Along with CBRE, Newmark was tapped by Trinity Real Estate and Norges Bank to lease nine of the 11 buildings — former printing plants that are roughly a century old — in their 5 million-square-foot Hudson Square portfolio.
The partners made headlines in 2015 when Norges bought a 44 percent stake in the portfolio, valuing it at $3.5 billion. The duo is now planning to renovate lobbies and rooftop amenity spaces to capitalize on Midtown South’s white-hot market.
Newmark’s David Falk and Peter Shimkin landed five of the buildings, while CBRE’s Fiddle and Paul Amrich snagged the four others.
Fiddle said he spent five months pitching for the assignment — also known as the “beauty contest” phase in industry-speak — and that he selected a team of 10 CBRE agents to handle the leasing.
“We created sub-teams for each of the five assets,” he said, adding that he and Amrich will personally handle the largest property, the nearly 1 million-square-foot 345 Hudson Street.
When asked how he juggles his various agency assignments — 20 agencies on buildings totaling 21 million rentable square feet — Fiddle said: “If you want something done, give it to a busy person.”
Tenants get their turn
When it comes to the tenant side of the leasing game, brokers say the increase in supply gave tenants an upper hand.
Since 2013, Manhattan added 6.67 million square feet of office space, bringing the island’s total office inventory to 506 million square feet at the end of 2016, according to Colliers.
That inventory surplus allowed brokers on the tenant side of the table to wrest more incentives, like free rent and cash for build-outs, from landlords.
As of late July, landlords were giving concessions valued at about 13 percent of a lease for 2016, up about 22 percent year over year, according to data from market analytics firm CompStak. And with starting rents — before factoring in all the freebies landlords foot the bill for — up only 14 percent to about $71 a foot, landlords were somewhat squeezed.
Jeff Peck of Savills Studley, the only firm on TRD’s ranking that focuses exclusively on tenant representation, said landlords are undoubtedly opening their wallets more these days.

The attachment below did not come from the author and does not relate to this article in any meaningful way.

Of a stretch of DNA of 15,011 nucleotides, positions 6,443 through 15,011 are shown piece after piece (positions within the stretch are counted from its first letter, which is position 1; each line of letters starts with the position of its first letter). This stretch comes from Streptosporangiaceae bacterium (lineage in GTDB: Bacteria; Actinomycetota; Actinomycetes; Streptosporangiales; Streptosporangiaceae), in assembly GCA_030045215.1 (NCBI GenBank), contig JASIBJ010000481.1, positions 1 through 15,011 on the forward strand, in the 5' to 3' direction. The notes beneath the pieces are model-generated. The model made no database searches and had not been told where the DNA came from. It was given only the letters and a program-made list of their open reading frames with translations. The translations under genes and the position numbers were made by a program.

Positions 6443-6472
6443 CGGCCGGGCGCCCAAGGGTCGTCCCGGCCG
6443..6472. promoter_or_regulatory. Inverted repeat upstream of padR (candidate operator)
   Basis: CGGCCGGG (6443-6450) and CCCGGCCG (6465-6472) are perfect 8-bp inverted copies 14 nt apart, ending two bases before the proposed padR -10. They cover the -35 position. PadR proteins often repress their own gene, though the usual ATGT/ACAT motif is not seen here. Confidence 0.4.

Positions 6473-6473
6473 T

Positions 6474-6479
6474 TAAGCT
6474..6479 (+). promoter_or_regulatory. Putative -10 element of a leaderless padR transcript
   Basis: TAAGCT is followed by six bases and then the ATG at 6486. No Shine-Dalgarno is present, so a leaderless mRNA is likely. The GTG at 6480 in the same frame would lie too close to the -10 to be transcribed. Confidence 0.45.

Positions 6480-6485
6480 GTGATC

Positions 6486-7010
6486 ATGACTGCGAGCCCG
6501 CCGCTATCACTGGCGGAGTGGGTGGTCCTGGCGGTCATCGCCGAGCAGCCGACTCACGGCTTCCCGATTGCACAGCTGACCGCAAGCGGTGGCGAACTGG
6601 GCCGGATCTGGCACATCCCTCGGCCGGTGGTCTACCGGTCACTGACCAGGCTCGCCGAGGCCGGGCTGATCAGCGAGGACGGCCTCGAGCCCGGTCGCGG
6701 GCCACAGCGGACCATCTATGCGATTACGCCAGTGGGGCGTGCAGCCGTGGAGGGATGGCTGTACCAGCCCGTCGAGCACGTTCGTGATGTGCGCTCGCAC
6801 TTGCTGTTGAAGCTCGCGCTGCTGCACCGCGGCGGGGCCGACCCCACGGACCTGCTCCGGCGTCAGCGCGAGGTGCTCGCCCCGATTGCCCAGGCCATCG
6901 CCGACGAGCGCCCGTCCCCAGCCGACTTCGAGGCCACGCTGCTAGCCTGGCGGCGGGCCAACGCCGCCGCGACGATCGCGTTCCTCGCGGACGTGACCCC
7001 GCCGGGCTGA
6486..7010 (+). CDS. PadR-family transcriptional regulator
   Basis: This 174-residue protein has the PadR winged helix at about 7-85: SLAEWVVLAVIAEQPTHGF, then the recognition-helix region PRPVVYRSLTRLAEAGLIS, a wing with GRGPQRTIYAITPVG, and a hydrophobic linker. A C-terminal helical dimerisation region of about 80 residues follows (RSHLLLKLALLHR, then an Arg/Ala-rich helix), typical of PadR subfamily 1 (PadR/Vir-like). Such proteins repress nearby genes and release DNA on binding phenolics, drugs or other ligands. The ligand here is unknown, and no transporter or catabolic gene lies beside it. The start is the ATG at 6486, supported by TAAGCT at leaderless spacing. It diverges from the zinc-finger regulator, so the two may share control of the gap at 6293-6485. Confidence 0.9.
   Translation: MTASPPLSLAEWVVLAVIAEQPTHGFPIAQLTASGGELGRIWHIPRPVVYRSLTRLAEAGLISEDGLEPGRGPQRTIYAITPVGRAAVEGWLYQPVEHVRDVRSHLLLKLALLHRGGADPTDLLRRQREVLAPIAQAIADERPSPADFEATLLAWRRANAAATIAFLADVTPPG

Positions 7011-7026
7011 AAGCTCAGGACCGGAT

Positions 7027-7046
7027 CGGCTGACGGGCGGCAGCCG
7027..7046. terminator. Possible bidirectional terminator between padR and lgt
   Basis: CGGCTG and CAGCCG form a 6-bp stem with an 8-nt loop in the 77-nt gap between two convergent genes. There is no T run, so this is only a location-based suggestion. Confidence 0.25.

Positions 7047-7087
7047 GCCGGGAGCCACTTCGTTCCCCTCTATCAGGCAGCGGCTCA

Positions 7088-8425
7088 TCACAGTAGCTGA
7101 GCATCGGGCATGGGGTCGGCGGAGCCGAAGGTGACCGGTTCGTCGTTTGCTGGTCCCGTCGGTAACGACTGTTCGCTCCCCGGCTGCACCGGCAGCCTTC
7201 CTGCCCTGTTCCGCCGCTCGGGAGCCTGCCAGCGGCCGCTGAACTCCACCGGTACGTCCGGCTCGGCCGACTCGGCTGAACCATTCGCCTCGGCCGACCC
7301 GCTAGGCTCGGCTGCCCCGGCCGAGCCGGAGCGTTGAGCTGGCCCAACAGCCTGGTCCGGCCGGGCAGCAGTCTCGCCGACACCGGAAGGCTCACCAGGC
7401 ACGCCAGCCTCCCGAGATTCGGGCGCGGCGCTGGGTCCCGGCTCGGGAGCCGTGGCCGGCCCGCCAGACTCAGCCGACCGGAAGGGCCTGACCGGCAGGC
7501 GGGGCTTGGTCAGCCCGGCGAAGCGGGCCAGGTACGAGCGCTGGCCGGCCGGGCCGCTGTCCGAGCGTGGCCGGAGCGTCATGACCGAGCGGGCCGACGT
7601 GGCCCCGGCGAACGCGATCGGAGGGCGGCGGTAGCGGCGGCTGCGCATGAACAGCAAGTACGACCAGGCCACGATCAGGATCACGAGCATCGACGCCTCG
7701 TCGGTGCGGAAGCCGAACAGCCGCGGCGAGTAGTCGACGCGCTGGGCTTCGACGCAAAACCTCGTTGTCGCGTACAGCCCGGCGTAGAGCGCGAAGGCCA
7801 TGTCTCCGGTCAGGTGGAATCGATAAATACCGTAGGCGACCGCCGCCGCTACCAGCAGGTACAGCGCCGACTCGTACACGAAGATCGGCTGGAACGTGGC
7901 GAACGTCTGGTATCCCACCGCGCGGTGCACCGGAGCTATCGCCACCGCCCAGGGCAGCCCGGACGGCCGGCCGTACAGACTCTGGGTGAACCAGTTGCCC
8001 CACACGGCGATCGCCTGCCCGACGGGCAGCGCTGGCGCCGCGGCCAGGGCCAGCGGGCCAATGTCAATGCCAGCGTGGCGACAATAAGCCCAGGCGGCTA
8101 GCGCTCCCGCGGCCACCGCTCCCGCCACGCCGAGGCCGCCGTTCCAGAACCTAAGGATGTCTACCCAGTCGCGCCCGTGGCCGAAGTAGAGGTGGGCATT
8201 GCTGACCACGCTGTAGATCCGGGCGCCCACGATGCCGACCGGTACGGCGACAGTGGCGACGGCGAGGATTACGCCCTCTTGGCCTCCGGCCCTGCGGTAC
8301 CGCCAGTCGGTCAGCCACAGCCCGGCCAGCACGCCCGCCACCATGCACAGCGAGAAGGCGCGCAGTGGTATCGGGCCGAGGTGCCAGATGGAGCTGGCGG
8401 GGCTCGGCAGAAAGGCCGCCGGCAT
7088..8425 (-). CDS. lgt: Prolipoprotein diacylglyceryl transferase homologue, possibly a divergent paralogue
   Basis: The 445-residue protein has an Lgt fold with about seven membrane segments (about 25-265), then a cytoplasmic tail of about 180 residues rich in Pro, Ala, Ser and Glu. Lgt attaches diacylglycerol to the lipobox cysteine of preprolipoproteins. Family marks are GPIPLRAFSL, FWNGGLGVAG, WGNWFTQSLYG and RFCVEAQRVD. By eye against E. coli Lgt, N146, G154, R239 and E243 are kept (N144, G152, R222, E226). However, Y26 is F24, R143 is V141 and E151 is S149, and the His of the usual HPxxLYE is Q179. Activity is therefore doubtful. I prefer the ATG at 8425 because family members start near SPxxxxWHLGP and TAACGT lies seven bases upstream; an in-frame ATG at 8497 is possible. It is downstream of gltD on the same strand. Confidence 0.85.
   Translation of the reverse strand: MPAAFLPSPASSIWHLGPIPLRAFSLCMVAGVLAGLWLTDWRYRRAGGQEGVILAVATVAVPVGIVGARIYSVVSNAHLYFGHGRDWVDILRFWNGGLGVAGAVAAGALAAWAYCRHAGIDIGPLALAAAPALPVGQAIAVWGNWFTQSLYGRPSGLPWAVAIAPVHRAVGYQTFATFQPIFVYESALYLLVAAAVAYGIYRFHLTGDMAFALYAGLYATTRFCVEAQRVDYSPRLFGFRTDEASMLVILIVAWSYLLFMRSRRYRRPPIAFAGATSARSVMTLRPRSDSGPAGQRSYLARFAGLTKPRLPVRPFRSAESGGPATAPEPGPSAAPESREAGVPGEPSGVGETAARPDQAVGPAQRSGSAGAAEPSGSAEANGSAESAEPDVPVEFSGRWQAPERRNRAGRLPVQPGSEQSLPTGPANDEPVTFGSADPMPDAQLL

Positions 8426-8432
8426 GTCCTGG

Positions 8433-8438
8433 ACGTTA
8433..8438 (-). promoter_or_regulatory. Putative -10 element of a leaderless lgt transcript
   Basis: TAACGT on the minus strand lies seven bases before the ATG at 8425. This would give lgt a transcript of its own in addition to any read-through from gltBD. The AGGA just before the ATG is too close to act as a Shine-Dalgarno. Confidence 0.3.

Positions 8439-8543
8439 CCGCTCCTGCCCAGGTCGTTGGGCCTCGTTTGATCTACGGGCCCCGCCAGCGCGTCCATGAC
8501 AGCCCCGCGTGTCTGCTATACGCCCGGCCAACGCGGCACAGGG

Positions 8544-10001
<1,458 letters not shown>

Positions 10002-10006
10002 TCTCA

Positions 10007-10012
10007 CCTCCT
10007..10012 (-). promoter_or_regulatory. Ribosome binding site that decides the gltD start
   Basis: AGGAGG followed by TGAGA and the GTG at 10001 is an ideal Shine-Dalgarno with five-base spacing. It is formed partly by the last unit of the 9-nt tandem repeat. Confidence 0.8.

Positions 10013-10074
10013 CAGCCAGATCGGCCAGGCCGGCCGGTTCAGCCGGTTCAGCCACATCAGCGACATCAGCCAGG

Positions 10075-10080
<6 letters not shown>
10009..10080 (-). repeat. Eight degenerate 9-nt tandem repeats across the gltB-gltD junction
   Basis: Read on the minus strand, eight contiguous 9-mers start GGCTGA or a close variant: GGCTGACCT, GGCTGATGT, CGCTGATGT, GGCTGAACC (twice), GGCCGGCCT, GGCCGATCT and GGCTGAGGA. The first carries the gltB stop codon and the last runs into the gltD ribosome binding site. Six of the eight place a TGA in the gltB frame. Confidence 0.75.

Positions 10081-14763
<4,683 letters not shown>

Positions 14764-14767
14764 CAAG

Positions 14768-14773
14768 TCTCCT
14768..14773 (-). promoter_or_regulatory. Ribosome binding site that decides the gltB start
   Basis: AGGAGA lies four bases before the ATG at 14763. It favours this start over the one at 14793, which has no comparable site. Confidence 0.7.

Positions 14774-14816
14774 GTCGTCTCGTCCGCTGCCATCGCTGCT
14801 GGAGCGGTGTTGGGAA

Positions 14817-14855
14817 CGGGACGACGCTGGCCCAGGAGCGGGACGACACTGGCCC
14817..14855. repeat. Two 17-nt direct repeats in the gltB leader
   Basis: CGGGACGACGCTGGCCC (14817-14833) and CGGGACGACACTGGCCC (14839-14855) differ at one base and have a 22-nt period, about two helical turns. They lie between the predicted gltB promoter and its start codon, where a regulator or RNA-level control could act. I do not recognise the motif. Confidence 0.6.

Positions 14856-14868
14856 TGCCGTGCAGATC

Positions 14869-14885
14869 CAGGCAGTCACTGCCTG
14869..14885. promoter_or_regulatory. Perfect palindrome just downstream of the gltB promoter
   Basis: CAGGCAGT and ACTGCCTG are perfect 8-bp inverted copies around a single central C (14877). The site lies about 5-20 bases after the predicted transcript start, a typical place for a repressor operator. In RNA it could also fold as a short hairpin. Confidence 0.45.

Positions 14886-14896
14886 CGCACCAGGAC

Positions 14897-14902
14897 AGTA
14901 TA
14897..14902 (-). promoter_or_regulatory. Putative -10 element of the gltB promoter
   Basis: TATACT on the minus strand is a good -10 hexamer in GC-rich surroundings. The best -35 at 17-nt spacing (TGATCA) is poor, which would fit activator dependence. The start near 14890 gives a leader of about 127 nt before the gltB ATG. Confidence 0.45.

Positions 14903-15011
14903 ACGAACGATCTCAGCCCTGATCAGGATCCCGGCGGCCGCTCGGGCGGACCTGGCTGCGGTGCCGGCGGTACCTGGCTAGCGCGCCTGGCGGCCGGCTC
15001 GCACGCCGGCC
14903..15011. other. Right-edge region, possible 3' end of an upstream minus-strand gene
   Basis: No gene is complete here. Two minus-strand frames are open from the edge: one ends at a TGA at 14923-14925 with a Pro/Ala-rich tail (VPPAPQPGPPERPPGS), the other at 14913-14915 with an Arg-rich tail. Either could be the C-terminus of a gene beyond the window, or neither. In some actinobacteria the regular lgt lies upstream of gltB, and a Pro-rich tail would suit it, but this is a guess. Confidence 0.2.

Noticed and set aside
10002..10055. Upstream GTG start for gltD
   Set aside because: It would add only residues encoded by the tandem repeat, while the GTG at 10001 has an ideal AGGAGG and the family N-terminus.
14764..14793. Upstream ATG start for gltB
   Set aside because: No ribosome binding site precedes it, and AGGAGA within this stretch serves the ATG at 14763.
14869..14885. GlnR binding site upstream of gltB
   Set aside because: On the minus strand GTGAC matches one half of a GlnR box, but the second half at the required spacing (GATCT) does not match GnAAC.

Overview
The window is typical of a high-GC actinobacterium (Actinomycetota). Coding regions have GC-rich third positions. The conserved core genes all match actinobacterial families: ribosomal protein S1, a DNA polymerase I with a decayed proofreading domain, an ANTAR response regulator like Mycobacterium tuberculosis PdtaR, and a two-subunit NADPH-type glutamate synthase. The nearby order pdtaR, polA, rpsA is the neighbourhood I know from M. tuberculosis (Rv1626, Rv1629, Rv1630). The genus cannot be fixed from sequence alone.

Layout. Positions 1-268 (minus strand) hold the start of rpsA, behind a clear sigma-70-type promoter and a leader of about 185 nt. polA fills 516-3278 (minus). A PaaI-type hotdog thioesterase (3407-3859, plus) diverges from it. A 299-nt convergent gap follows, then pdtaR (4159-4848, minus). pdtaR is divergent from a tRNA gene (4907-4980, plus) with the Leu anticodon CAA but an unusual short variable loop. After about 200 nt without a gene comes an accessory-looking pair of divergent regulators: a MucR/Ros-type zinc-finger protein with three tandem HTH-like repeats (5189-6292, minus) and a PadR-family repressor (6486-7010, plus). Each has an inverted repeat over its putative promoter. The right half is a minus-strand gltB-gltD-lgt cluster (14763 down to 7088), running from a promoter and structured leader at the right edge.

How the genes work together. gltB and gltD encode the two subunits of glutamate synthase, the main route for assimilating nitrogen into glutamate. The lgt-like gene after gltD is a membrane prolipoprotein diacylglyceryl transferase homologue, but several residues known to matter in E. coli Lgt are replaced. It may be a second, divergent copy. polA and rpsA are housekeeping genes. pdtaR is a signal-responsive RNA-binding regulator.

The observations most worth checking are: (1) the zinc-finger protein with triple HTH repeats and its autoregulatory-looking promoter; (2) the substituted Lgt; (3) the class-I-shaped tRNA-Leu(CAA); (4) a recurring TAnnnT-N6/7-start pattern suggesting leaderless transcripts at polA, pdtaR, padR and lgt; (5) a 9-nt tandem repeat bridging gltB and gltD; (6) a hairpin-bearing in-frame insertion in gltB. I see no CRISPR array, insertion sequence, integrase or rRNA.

“Furniture was always a tenant responsibility, and now we’re seeing negotiating for furniture credits,” said Peck, who along with his partner, Daniel Horowitz, ranked No. 36 with 497,768 square feet worth of deals.
The Peck-Horowitz duo — who in 2016 represented clients like the City University of New York in its lease near Bryant Park and the commercial real estate information provider Reis at 1185 Sixth Avenue — said that brokers need to provide more than the standard lease negotiating to stay competitive these days. They almost always bring in additional services like labor-analytics consultants who can evaluate their clients’ workforce, and workplace strategists who can help them optimize their space.
But sometimes the best advice they can offer is to tell a client not to make a move.
“We’re not like a surgeon who’s always looking to cut someone open,” Horowitz said. “Sometimes the best thing to do is to reorganize and double back to become more efficient.”
But as Peck noted: “You better have a good book of business to do the gravitas of what Dan just described.”
Tenant demand has also shifted in the last decade, another reality landlords have needed to respond to.
In the Lower Manhattan market, for example, the finance, insurance and real estate industries — aka FIRE tenants — accounted for 31 percent of the square footage leased in 2016, down from more than 51 percent of the market a decade ago, according to Cushman.
Technology tenants, meanwhile, are taking a bigger slice of the pie, representing more than 30 percent of Lower Manhattan demand in 2016, compared to roughly 17 percent in 2006. And in some cases, these companies are making decisions a lot faster than their traditional corporate counterparts.
Spotify, for example, started looking for a new home late last year and finalized its space at Four World Trade Center about four months later, in January.
“The time between previewing properties and shortlisting them and sending out requests for proposals was definitely condensed,” said JLL President Peter Riguardi, who represented the digital music company in its deal just 10 days after wrapping a 345,000-square-foot lease for the state attorney general’s office at 28 Liberty.
But Eric Ferriello, a 32-year-old Colliers agent who has spent the last eight-plus years building up a tech-heavy clientele, said his tenants had a lot more urgency in 2015 than they did last year.
“[There] was a lot of, ‘Go find it; we need it now’ kind of thing,” he said. “[But in] 2016 there was a lot more strategy as limitations came into play.”
He and his partner Bob Tunis — who ranked No. 24 with 725,113 square feet of deals last year — represented Facebook in its 200,000-square-foot lease at 225 Park Avenue South in March 2016.
The social-media giant’s goal was to find large floor plates so it could replicate, to the greatest extent possible in New York City, the company’s 430,000-square-foot, Frank Gehry-designed headquarters in Menlo Park, California. Company CEO and fellow millennial Mark Zuckerberg described that West Coast office as having “the largest open floor plan in the world.”
“Any transaction of that significance is time-consuming,” Ferriello explained.
But he said that didn’t mean less time with smaller clients, who “live and breathe by their office space.”
“The smaller jobs take as much hand-holding,” he said. “Even more, actually.”
—Mairaj Haider contributed reporting
(To see how this list compares to our 2012 Manhattan leasing broker ranking, click here)
(To view more leasing transaction data, click here)
Correction: A previous version of this story erroneously omitted Savills Studley broker Greg Taubin.